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The Wonderful World Of The Brothers Grimm
The Wonderful World of the Brothers Grimm
Brothers Grimm
is a 1962 American film directed by Henry Levin and George Pal. The latter was the producer and also in charge of the stop motion animation. The film was one of the highest-grossing films of 1962. It won one Oscar and was nominated for three additional Academy Awards
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Eddie Bracken
Edward Vincent Bracken (February 7, 1915 – November 14, 2002) was an American actor. Bracken became a Hollywood
Hollywood
comedy legend with lead performances in the films Hail the Conquering Hero
Hail the Conquering Hero
and The Miracle of Morgan's Creek both in 1944, and both have been preserved by the National Film Registry
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Bob Merrill
Bob Merrill (born Henry Robert Merrill
Robert Merrill
Levan, May 17, 1921 – February 17, 1998)[1] was an American songwriter, theatrical composer, lyricist, and screenwriter.[2] He was the most successful songwriter of the 1950s on the US and UK Singles Chart.[3]Contents1 Life and career 2 Stage shows 3 Merrill compositions recorded by Guy Mitchell 4 References 5 External linksLife and career[edit] Merrill was born in Atlantic City, New Jersey
Atlantic City, New Jersey
and raised in Philadelphia, Pennsylvania. Following a stint with the Army during World War II, he moved to Hollywood, where he worked as a dialogue director for Columbia Pictures. He began his songwriting career writing tunes for Dorothy Shay
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Dave Duncan (writer)
David John Duncan (born 30 June 1933) is an award-winning Scottish Canadian fantasy and science fiction author.Contents1 Biography 2 Writing career 3 Bibliography3.1 The Seventh Sword 3.2 Pandemia3.2.1 A Man of His Word 3.2.2 A Handful of Men3.3 Omar 3.4 The Great Game 3.5 The Years of Longdirk 3.6 The King's Blades3.6.1 Tales of the King's Blades 3.6.2 Chronicles of the King's Blades 3.6.3 The King's Daggers3.7 Dodec 3.8 Nostradamus 3.9 Brothers Magnus 3.10 The Starfolk 3.11 Ivor of Glenbroch 3.12 The Enchanter General 3.13 Standalone novels4 References 5 External linksBiography[edit] Duncan was born in Newport-on-Tay, Scotland[1] and was educated at the High School of Dundee[2] before studying geology at the University of St Andrews.[3] After graduating in 1955, Duncan moved to Calgary, Alberta, becoming a Canadian citizen in 1960.[4] He pursued a career as a geologist in the petroleum industry for nearly three decades be
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The Time Machine
The Time Machine
Time Machine
is a science fiction novella by H. G. Wells, published in 1895 and written as a frame narrative. The work is generally credited with the popularization of the concept of time travel by using a vehicle that allows an operator to travel purposely and selectively forwards or backwards in time. The term "time machine", coined by Wells, is now almost universally used to refer to such a vehicle.[1] The Time Machine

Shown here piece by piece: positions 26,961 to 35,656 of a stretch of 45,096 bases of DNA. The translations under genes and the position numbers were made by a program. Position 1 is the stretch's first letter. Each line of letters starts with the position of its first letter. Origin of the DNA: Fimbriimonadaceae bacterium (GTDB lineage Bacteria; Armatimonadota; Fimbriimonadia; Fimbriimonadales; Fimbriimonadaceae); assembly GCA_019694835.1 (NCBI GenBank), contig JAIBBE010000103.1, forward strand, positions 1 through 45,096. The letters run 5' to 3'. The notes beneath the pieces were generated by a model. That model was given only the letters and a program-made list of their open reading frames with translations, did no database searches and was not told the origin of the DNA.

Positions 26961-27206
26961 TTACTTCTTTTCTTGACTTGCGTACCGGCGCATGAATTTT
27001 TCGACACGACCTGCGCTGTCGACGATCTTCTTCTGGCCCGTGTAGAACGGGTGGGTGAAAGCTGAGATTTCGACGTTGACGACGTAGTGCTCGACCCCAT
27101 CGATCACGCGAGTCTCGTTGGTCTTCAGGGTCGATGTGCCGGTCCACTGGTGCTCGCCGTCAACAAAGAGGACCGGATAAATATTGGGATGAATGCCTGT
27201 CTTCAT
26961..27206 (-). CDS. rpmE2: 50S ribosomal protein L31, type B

Time Machine
has been adapted into three feature films of the same name, as well as two television versions, and a large number of comic book adaptations
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Dallas McKennon
Dallas Raymond McKennon (July 19, 1919 – July 14, 2009), sometimes credited as Dal McKennon, was an American actor and voice actor, in a career lasting over 50 years.[1]Contents1 Career 2 Personal life and death 3 Filmography3.1 Live-action 3.2 Animation 3.3 Video games 3.4 Theme park attractions 3.5 Albums4 References 5 External linksCareer[edit]This section does not cite any sources. Please help improve this section by adding citations to reliable sources. Unsourced material may be challenged and removed. (August 2016) (Learn how and when to remove this template message)Born in La Grande, Oregon, McKennon's best-known roles were that of Gumby
Gumby
for Art Clokey, and Archie Andrews
Archie Andrews
for Filmation's Archie series, and the primary voice of Buzz Buzzard
Buzz Buzzard
in the Woody Woodpecker cartoons
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Pinto Colvig
Vance DeBar Colvig (September 11, 1892 – October 3, 1967), professionally Pinto Colvig, was an American vaudeville actor, voice actor, newspaper cartoonist, and circus performer, whose schtick was playing the clarinet off-key while mugging. Colvig was the original Bozo the Clown, and the original voice of the Disney characters Pluto and Goofy
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Mel Blanc
Melvin Jerome Blanc (May 30, 1908 – July 10, 1989)[1] was an American voice actor, comedian, singer, radio personality, and recording artist. After beginning his 60+-year career performing in radio, he became known for his work in animation as the voices of Bugs Bunny, Daffy Duck, Porky Pig, Tweety
Tweety
Bird, Sylvester the Cat, Yosemite Sam, Foghorn Leghorn, Marvin the Martian, Pepé Le Pew, Speedy Gonzales, Wile E. Coyote, Road Runner, the Tasmanian Devil and many of the other characters from the Looney Tunes
Looney Tunes
and Merrie Melodies theatrical cartoons during the golden age of American animation. He voiced all of the major male Warner Bros.
Warner Bros.
cartoon characters except for Elmer Fudd, whose voice was provided by fellow radio personality Arthur Q
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Hal Smith (actor)
Harold John "Hal" Smith (August 24, 1916 – January 28, 1994) was an American actor and voice actor who was best known for his role as Otis Campbell, the town drunk on CBS' The Andy Griffith